Pathway to Zero Emissions for Hard-To-Decarbonise Industries
06 December 2021 – by Viktor Tachev
Transportation, steel, cement and chemicals are the foundation of our world and global economy. The reliance on them, paired with the fact that they are tough to decarbonise, is costly for the world’s net-zero aspirations. A pressing need exists to transform “hard-to-abate” sectors to meet the Paris Agreement targets. There is still change required, but the essential tools needed to fight climate change are already here to decarbonise these industries.
The Greenhouse Gas Emissions and Carbon Footprint of Hard-to-Decarbonise Industries
Collectively, transport sector – road, aviation and shipping – steel, cement and chemicals belch out 30% of carbon emissions globally. Of these, energy use in their respective industries holds the highest share.
Ammonia, cement, ethylene and steel are the greatest carbon dioxide contributors within the hard-to-abate industries and the culprits of global temperature rise. Worryingly, according to McKinsey, the global consulting firm, unless these industries can lower emissions, the globe will flounder the 80-95% greenhouse gas emissions reduction targets set by the Paris Agreement.
The Challenges – Is it Possible to Decarbonise Hard-to-Abate Industries?
There is an urgent need to decarbonise these industries, from fossil fuels to renewable fuels. However, not all sectors are equal, and rather than just a change in energy, the processes or production equipment need scrutinisation.
This is easier said than done. Many of these industries are highly integrated by nature, and most of the time, industrial processes and changes are challenging to apply. What’s more is that many production facilities are built with lifetimes that exceed 50 years, requiring costly retrofits.
The cost of removing emissions from these industries is also nothing to blow off—the estimated cost of this shift, between USD 11 and 21 trillion by 2050. Total decarbonisation would also require a boost in large-scale renewable energy capacity and expansion across the board. This also assumes essential changes in the vested interests of governments, institutions and industries in the current status quo.
Solutions to Unlock Hard-to-Decarbonise Sectors
Despite the challenges, hard-to-abate sectors could cut their emissions and develop broader business models through a combination of approaches.
In recent years, hydrogen energy has been experiencing unprecedented political and business momentum as an alternative energy source within hard-to-abate sectors. Yet, most hydrogen produced to date does not come from renewable energy sources but rather fossil fuels. This further adds carbon emissions instead of reducing them.
Green hydrogen based fuels, produced from renewables, is less than ideal due to high production costs. Yet this is changing. There are already developments underway to see green hydrogen prices plummet between USD 1 to 1.50 per kg by 2025. Some leading cement producers are already exploring hydrogen options to decarbonise their businesses.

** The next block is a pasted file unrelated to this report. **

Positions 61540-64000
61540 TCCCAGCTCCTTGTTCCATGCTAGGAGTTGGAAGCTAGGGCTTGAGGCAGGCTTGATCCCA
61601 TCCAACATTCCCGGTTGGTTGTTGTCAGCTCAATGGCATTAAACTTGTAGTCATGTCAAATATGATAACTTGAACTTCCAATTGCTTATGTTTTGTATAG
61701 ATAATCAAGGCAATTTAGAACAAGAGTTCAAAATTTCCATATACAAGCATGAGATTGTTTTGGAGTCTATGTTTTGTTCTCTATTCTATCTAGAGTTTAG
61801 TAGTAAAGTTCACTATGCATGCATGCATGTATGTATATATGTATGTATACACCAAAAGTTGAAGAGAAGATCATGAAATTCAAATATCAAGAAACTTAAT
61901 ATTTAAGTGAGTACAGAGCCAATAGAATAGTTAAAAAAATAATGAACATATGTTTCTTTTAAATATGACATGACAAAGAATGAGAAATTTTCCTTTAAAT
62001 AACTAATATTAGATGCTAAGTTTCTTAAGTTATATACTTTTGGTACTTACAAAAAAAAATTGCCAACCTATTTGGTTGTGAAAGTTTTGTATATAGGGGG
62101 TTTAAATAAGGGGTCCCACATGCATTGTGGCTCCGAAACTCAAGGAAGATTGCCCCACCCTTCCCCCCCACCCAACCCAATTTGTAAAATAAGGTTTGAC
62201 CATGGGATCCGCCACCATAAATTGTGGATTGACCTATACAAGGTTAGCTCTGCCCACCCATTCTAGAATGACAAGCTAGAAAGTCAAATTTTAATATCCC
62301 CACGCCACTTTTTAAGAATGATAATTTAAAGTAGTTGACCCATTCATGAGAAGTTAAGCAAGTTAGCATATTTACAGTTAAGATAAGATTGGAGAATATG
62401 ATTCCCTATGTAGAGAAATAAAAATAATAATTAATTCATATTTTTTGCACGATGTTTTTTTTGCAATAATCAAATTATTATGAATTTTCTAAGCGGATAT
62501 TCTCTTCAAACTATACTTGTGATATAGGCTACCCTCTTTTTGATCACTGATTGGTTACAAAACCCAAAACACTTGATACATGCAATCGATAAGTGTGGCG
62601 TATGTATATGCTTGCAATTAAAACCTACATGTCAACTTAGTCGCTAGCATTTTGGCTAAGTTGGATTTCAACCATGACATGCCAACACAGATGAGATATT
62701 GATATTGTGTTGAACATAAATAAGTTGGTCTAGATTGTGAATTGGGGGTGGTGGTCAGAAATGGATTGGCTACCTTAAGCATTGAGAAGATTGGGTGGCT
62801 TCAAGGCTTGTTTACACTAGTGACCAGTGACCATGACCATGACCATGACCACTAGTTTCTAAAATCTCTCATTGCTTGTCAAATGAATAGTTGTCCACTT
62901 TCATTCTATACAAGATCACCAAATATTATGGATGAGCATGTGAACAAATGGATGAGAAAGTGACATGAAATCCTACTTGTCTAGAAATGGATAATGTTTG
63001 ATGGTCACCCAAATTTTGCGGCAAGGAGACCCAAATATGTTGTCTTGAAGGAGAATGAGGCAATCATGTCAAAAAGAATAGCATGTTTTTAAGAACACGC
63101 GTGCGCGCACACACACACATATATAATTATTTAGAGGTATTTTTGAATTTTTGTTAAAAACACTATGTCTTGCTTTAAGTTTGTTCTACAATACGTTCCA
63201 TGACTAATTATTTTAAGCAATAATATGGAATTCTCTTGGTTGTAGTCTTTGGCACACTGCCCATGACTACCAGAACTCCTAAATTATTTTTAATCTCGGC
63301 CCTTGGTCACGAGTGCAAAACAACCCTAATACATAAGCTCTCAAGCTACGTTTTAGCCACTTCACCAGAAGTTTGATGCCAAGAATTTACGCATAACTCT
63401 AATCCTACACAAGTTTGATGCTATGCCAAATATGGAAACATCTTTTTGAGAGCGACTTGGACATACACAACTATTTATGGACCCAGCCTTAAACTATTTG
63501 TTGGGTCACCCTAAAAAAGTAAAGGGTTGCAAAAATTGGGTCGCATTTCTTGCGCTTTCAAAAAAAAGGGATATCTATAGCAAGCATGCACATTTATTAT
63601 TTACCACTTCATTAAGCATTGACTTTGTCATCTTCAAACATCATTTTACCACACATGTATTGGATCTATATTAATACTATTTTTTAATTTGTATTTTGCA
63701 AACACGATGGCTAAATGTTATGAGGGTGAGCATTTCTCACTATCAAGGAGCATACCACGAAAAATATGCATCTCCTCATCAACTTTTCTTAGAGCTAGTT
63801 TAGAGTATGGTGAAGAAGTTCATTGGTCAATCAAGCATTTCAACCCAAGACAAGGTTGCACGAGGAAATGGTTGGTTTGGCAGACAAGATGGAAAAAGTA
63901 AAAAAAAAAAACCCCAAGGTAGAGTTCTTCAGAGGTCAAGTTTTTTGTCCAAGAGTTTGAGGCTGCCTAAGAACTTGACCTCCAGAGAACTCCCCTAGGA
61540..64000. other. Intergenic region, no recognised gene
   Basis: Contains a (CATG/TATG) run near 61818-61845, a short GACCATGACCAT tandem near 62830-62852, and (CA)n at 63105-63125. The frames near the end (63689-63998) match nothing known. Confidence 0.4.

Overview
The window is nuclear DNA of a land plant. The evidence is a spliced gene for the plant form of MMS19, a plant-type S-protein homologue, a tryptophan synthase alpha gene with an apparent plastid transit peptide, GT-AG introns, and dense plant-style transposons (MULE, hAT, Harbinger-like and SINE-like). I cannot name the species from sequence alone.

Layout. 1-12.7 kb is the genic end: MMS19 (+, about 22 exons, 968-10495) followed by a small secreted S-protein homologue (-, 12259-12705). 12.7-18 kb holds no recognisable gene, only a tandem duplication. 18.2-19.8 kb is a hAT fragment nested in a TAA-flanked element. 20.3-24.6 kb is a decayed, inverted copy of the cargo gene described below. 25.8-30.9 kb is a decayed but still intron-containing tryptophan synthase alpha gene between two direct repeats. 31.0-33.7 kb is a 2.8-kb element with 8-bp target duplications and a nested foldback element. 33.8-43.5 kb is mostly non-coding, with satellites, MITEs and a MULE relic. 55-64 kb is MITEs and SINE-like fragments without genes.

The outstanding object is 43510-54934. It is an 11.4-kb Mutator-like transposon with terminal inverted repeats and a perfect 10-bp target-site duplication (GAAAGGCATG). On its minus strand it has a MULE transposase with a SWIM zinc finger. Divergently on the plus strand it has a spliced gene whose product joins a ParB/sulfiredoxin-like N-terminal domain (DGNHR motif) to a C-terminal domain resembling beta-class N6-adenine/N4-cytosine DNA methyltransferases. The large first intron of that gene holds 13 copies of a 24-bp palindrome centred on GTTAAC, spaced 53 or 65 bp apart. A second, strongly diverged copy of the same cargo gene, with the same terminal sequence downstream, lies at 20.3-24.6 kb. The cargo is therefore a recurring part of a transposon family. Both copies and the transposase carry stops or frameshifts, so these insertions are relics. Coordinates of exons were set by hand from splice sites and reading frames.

A Diverse Mix of Clean Energy Solutions
Diversifying the energy mix of hard-to-abate industries should also be ramped up. Wind, solar, hydro and green hydrogen all have roles to play. Other innovations would aid them within the sector, like carbon-neutral ammonia production and batteries and carbon capture improvements. Other concepts like “Power-to-X“, which redirects unused renewable grid energy to heavy industries, also show significant promise.
Due to the high upfront costs, industrial companies often hesitate to invest in the required clean energy manufacturing and carbon capture processes. Their burden can make companies less profitable in the short term.
More often than not, high upfront costs deter industrial companies from clean investments. It ultimately can affect their bottom line. However, industry reports and expert testimonies differ from this conventional wisdom. They suggest that costs passed on to consumers can work, with decarbonisation in hard-to-abate industries only costing 0.5% of global GDP by 2050.
Collaboration and Governmental Support
Governments can help too. Policy mechanisms like direct incentives for industrial companies, local and regional road maps and adjusting regulations can speed up industrial decarbonisation. Such measures are already in place in countries like Denmark. Its effort is an example of how focusing on energy efficiency and taxation can speed up industrial decarbonisation.
Like the Mission Possible Partnership, other initiatives aim to connect hard-to-abate industries with others like finance and policy. This, they hope, will move ambition toward decarbonisation efforts throughout the industry.
But time is of the essence. If decarbonisation is to speed up, policy support needs to extend over the entire innovation chain. This would be similar to the effort of culminating cost reduction and mainstream use of renewable energy. This kind of support would lend a hand to greater levels of innovation and scale to net-zero technology that could transform hard-to-abate industries.
The decarbonisation of hard-to-abate industries is no longer wishful thinking but an increasingly realistic goal. Some say this could happen by mid-century. The means to transform exists, yet is there will to reach these once lofty goals.
by Viktor Tachev
Viktor has years of experience in financial markets and energy finance, working as a marketing consultant and content creator for leading institutions, NGOs, and tech startups. He is a regular contributor to knowledge hubs and magazines, tackling the latest trends in sustainability and green energy.Read more